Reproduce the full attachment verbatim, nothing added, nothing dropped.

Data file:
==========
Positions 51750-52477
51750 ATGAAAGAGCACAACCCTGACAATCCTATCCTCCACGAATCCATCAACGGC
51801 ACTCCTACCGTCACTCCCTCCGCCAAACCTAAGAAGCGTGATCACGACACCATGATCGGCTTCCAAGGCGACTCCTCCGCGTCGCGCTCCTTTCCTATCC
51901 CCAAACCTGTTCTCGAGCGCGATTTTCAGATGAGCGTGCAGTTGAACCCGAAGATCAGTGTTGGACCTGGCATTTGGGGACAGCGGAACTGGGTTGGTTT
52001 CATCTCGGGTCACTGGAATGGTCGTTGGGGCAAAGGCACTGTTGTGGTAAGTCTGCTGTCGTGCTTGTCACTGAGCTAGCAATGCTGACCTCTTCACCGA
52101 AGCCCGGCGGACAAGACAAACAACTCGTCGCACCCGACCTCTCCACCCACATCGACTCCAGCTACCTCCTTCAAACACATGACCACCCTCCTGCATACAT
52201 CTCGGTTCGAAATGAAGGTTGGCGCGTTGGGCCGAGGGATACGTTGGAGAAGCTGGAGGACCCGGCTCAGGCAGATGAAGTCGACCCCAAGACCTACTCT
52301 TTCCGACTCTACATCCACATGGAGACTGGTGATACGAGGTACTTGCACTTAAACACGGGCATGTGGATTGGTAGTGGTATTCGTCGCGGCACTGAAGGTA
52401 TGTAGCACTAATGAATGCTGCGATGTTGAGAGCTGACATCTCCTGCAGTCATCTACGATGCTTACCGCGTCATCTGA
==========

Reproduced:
Positions 51750-52477
51750 ATGAAAGAGCACAACCCTGACAATCCTATCCTCCACGAATCCATCAACGGC
51801 ACTCCTACCGTCACTCCCTCCGCCAAACCTAAGAAGCGTGATCACGACACCATGATCGGCTTCCAAGGCGACTCCTCCGCGTCGCGCTCCTTTCCTATCC
51901 CCAAACCTGTTCTCGAGCGCGATTTTCAGATGAGCGTGCAGTTGAACCCGAAGATCAGTGTTGGACCTGGCATTTGGGGACAGCGGAACTGGGTTGGTTT
52001 CATCTCGGGTCACTGGAATGGTCGTTGGGGCAAAGGCACTGTTGTGGTAAGTCTGCTGTCGTGCTTGTCACTGAGCTAGCAATGCTGACCTCTTCACCGA
52101 AGCCCGGCGGACAAGACAAACAACTCGTCGCACCCGACCTCTCCACCCACATCGACTCCAGCTACCTCCTTCAAACACATGACCACCCTCCTGCATACAT
52201 CTCGGTTCGAAATGAAGGTTGGCGCGTTGGGCCGAGGGATACGTTGGAGAAGCTGGAGGACCCGGCTCAGGCAGATGAAGTCGACCCCAAGACCTACTCT
52301 TTCCGACTCTACATCCACATGGAGACTGGTGATACGAGGTACTTGCACTTAAACACGGGCATGTGGATTGGTAGTGGTATTCGTCGCGGCACTGAAGGTA
52401 TGTAGCACTAATGAATGCTGCGATGTTGAGAGCTGACATCTCCTGCAGTCATCTACGATGCTTACCGCGTCATCTGA